US Army selects competitors for its next scout helicopter

Five teams received authorization to design the new Future Attack Reconnaissance Aircraft that is expected to start service in 2028

The US Army has selected five teams to develop and test prototypes for the Future Attack Reconnaissance Aircraft (FARA) program to operate a new scout helicopter in 2028. The companies awarded the contracts are Boeing, Bell, Sikorsky, but also the few known AVX Aircraft (part of the L3 group) and Karem Aircraft.

Faced with the challenge of replacing the old OH-58D Kiowa, retired in 2017, the US Army decided to accelerate the program with the aim of having the candidates flying until 2023, and then decided which proposal would be the most promising.

The companies selected have not yet revealed exactly how they intend to compete. Bell, for example, has ruled out basing its prototype on tilt-rotor technology, currently testing the V-280 Valor participating in another Army program, the FVL. Instead, it should be based on the conventional 525 Relentless helicopter.

Sikorsky, for its part, must use X2 technology of coaxial rotors and propulsion with propellers. The company tests the concept on the S-97 Raider and SB-1 Defiant models.

Sikorsky-Boeing SB-1 Defiant: contender for the Future Vertical Lift program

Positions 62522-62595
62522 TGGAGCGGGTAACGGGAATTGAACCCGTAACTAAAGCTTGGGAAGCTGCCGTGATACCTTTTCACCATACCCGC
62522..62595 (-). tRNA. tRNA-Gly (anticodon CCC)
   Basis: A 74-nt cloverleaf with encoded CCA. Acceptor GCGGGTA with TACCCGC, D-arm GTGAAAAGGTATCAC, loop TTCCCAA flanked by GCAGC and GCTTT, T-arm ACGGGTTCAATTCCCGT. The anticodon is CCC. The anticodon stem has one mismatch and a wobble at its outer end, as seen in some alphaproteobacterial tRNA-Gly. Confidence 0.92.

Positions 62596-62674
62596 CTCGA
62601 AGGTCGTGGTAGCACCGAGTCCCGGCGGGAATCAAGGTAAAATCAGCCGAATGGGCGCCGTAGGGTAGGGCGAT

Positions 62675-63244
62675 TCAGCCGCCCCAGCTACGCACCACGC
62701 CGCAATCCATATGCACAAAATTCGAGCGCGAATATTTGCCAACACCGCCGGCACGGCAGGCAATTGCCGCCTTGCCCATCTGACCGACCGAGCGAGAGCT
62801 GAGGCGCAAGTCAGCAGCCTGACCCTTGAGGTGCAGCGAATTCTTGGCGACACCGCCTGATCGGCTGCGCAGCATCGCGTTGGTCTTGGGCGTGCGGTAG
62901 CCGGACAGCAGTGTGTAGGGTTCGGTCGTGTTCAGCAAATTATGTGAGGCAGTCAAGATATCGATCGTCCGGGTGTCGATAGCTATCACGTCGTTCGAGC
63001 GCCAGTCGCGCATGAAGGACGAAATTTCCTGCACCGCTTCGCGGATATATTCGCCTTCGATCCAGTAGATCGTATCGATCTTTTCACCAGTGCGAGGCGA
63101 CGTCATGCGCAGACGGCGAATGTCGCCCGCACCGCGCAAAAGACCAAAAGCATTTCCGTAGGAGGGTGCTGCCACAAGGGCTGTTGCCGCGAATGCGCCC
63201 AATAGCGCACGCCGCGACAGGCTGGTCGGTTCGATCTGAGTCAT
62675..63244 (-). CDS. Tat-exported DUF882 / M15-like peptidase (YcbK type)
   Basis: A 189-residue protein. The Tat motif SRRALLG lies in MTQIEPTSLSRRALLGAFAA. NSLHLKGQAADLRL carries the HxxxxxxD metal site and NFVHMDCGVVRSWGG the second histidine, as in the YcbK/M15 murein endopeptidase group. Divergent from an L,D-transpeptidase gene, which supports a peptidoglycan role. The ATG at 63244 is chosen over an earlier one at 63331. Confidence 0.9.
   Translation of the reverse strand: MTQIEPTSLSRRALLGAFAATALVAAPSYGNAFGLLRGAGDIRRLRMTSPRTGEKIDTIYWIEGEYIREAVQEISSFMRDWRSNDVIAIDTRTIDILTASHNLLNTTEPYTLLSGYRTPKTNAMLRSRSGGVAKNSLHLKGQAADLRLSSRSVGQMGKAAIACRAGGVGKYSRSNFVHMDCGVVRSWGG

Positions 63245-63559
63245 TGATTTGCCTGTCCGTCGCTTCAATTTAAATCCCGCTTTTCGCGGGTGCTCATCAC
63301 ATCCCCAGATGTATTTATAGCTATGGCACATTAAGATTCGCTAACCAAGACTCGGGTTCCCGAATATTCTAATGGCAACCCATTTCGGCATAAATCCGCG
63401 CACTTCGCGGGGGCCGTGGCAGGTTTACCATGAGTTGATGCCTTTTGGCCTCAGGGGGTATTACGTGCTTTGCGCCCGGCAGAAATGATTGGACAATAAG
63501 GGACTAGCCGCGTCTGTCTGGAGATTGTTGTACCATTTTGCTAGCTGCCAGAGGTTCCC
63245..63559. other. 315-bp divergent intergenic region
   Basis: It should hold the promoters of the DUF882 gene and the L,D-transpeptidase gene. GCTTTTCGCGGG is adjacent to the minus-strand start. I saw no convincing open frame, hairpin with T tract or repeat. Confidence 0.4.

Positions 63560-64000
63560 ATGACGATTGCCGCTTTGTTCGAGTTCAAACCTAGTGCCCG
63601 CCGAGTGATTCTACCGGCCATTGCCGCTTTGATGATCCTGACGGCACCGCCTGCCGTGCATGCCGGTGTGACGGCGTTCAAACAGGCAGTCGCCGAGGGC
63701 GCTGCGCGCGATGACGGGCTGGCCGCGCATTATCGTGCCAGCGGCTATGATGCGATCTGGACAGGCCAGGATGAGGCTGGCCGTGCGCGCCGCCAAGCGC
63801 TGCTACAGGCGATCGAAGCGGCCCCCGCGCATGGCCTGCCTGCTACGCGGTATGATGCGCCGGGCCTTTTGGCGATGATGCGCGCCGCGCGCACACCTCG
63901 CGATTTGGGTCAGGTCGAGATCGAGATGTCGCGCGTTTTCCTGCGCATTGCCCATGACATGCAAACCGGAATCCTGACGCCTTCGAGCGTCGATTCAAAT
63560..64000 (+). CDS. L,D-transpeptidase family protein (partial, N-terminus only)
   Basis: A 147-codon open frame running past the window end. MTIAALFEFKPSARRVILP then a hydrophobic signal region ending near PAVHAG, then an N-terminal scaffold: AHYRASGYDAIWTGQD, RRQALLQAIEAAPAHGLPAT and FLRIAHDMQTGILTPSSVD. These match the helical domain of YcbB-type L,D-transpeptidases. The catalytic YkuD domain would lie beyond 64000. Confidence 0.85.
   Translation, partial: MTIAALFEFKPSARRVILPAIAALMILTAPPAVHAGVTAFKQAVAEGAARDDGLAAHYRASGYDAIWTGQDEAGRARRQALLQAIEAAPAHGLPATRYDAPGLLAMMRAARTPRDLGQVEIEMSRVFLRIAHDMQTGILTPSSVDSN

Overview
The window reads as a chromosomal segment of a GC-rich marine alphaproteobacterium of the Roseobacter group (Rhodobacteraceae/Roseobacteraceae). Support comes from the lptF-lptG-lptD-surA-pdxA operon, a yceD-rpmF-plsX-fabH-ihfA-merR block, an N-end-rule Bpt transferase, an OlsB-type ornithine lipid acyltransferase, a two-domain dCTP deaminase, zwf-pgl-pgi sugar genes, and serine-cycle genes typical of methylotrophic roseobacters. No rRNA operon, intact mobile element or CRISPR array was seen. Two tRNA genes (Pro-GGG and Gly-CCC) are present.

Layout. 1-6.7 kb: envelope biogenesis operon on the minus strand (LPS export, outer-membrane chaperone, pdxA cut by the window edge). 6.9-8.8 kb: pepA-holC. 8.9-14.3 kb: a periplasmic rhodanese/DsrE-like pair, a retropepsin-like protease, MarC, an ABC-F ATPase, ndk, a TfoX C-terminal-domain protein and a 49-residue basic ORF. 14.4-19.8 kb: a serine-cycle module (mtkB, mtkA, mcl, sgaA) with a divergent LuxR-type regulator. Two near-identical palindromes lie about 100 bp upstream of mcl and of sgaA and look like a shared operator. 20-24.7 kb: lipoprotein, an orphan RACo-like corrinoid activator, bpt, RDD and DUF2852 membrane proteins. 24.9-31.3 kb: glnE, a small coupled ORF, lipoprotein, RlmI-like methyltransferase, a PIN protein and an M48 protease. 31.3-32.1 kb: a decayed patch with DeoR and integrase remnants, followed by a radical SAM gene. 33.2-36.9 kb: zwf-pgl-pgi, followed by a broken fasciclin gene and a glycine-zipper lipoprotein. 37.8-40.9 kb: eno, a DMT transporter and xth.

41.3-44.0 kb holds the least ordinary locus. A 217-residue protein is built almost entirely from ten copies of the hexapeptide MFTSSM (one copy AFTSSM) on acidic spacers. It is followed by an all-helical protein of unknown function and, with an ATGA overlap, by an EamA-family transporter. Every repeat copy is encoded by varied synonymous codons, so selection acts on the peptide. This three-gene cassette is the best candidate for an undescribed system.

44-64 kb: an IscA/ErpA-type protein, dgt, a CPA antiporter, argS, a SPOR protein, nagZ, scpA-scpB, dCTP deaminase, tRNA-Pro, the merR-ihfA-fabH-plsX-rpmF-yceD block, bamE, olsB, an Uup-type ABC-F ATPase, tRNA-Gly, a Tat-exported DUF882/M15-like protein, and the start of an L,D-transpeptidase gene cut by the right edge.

Although it is a Sikorsy partner at Defiant, Boeing has given no clues as to what her proposal will be for the new program. Between the two newcomers, Karem Aircraft has been known for tilt-rotor designs and also for developing military UAVs. AVX is one of the few participants to have already disclosed its concept to the US government. It’s a design similar to Sikorsky’s X2 technology, with coaxial rotors but with two ducted pusher propellers.

Stealth but not much

The US Army has been trying to find a new reconnaissance and attack helicopter for decades, but with no success. The closest it came to it was in the 1990s with the RAH-66 Comanche prototype from Boeing and Sikorsky.

Developed as a light attack helicopter with stealth capability, the Comanche however was not as invisible to radars and ended up canceled in 2004 after the Army had spent about $ 7 billion.

This time it’s a pressing question. The AH-64 Apache were shifted to the scout function, mission in which they are not appropriate, and there is no way to seek a temporary solution in old designs. In such a hurry, it is possible that the dispute is made by aircraft quite different from each other.


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